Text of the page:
A report from the Cambodia Agriculture Research and Development Institute (CARDI), a semi-autonomous organisation, showed that 83 per cent of farmers surveyed in Kampong Speu, Kampot and Kampong Cham provinces had noticed the effects of climate change.
The report, which surveyed 150 rice farmers and is used by the Ministry of Agriculture, Forests and Fisheries (MAFF) to formulate a 2016 to 2018 strategic plan, noted that rice farmers had experienced prolonged dry seasons, a shortened wet season and decreased annual precipitation.
Farmers in the three provinces emphasised that climate change reduced crop production, deteriorated soil fertility, and had significantly dropped crop yields.
Ouk Makara, director of CARDI, explained that the organisation is looking to introduce rice seeds that are more resistant to the effects of climate change.
“We are working on rice seeds that resist flood, drought and resistance to heat,” he said.
“At the same time, we are also studying issues related to irrigation and plantation systems that work for when there is less access to water,” he said. However, he added that the government’s financial resources were limited to address the effects of climate change.
Mey Kalyan, senior adviser to the Supreme National Economic Council, said that climate change has already had tangible effects on the Kingdom’s agricultural sector as last year’s production remained flat.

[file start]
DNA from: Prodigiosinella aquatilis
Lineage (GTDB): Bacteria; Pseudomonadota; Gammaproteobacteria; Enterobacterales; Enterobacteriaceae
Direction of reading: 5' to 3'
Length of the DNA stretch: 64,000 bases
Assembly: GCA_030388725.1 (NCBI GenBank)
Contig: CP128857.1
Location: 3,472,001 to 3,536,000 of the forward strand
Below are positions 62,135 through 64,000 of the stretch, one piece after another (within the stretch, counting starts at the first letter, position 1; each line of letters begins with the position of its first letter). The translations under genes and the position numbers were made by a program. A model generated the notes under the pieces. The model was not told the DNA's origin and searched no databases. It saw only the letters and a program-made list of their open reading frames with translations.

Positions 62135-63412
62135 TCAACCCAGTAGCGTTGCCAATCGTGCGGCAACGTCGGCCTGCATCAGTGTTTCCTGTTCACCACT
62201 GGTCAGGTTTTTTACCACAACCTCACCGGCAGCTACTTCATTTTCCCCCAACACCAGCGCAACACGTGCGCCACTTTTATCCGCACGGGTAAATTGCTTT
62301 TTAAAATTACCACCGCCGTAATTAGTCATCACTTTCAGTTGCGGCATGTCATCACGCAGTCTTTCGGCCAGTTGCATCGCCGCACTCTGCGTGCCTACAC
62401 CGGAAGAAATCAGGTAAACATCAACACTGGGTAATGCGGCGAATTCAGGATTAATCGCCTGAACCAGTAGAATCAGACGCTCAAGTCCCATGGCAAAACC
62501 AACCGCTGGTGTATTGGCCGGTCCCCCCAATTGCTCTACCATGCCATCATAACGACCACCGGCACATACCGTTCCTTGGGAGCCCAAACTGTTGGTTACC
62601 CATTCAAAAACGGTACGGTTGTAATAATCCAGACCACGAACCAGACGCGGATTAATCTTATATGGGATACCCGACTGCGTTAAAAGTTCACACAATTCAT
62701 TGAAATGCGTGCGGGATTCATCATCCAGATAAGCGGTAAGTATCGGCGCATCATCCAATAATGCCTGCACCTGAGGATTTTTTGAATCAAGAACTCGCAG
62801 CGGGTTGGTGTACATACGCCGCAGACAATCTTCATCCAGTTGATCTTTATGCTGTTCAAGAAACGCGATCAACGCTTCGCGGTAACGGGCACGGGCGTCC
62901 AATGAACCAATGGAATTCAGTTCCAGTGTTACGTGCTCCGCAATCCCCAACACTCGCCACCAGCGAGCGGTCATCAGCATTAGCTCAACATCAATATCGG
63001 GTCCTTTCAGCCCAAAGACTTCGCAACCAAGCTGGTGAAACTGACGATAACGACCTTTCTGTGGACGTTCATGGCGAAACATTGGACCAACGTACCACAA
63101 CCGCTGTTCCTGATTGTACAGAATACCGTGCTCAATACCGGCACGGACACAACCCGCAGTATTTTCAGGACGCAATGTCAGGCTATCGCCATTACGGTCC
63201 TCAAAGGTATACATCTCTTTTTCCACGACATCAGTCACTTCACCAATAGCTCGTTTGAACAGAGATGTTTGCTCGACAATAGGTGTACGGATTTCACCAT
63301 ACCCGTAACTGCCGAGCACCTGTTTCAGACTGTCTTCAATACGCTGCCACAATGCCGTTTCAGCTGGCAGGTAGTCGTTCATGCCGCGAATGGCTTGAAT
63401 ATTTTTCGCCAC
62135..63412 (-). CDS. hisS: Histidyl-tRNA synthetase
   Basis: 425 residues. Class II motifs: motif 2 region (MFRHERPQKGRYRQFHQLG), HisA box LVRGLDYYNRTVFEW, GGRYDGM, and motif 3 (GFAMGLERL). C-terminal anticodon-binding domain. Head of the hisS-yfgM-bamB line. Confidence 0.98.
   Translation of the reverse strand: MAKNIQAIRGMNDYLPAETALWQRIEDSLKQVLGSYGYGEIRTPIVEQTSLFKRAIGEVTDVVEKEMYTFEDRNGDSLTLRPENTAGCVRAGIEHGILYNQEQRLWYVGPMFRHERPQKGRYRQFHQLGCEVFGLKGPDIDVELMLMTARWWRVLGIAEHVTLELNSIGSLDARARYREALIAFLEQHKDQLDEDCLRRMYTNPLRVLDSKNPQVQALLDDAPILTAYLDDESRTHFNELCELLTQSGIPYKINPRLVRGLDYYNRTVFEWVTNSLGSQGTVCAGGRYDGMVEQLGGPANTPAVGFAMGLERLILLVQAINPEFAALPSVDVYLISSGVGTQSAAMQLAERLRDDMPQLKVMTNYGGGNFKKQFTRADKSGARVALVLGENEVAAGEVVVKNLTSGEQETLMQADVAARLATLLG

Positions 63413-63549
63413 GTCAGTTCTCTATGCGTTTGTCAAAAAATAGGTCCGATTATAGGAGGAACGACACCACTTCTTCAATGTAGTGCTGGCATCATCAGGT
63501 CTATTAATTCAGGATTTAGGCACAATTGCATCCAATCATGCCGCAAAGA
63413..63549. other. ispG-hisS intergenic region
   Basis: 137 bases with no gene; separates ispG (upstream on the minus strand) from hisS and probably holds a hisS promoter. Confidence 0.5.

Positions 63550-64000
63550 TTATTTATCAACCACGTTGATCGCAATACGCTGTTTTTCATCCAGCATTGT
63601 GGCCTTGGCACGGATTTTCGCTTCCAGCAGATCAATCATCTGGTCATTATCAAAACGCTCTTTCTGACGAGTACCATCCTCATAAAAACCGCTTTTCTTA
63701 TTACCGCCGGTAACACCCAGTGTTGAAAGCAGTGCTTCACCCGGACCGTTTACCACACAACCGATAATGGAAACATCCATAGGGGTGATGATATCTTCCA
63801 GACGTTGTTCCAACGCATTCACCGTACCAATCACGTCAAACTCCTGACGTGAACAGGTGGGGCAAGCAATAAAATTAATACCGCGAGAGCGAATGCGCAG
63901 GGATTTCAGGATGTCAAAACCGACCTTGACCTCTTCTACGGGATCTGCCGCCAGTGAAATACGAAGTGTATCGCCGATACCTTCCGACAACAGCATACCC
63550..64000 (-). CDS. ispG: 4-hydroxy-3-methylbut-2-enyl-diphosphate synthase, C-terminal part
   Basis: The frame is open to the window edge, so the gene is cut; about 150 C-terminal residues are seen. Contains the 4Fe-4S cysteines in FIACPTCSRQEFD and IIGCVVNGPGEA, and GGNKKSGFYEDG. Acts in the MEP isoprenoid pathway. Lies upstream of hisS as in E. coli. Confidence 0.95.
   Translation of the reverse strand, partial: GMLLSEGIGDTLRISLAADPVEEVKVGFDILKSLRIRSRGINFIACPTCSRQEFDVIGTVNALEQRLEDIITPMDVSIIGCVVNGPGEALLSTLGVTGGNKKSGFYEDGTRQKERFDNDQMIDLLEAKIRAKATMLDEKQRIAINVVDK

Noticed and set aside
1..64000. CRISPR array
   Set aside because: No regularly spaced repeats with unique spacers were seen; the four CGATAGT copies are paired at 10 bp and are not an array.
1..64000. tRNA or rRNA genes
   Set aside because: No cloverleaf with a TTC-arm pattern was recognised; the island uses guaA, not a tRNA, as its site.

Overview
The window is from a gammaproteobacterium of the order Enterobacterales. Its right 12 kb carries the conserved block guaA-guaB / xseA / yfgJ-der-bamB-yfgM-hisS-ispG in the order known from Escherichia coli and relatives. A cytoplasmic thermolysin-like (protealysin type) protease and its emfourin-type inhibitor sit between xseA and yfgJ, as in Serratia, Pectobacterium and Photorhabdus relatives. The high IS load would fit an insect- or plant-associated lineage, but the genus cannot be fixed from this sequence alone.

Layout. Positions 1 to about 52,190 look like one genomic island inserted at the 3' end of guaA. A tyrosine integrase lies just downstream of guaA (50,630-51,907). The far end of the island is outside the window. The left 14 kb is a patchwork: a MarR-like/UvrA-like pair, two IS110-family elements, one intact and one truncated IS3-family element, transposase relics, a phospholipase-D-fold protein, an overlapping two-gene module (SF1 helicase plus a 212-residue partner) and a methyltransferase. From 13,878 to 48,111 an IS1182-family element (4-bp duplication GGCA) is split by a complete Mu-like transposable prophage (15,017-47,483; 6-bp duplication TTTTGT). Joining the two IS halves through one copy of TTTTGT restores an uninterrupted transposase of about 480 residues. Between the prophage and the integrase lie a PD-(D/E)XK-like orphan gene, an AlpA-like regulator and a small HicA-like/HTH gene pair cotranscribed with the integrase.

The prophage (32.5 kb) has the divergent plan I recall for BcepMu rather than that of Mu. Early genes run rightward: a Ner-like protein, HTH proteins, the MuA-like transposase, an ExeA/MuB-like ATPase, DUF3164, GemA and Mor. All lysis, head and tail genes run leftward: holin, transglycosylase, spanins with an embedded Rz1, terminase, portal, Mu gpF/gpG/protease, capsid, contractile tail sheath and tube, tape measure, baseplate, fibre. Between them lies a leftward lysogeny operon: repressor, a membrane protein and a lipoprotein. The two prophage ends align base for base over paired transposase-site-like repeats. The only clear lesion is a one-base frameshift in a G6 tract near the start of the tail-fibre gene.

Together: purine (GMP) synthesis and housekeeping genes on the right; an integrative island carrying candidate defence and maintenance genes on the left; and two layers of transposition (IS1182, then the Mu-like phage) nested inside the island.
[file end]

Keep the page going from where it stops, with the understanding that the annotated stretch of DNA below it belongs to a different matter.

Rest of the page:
“Generally, we cannot avoid the suffering caused by climate change. What is happening now is inevitable and farmers are the most affected,” he said, adding that as the country continues to solely rely on rain-fed production, the sector will diminish.
He said that the government had recognised the challenges climate change presented, and that it had established a technical committee to address the issues of seeds and irrigation.
Sam Vitou, executive director for Cambodian Center for Study and Development in Agriculture (CEDAC), explained that for small-scale farmers, the key to adapting to the changing environment would come in the form of crop diversification.
“Farmers need to have multi-purpose farms that can raise fish and vegetables. If you are only growing rice, there is no way to adapt even if you plant different seeds,” he said. He added that if farmers diversify they also don’t have to rely on a single harvest season.
While the report from CARDI did not weigh the economic costs of climate change, Vitou said that by calculating the data from the ministry of agriculture, the Kingdom sustained a loss of $17 million in rice production in 2015 – a year of prolonged drought exacerbated by the El Niño meteorological phenomenon.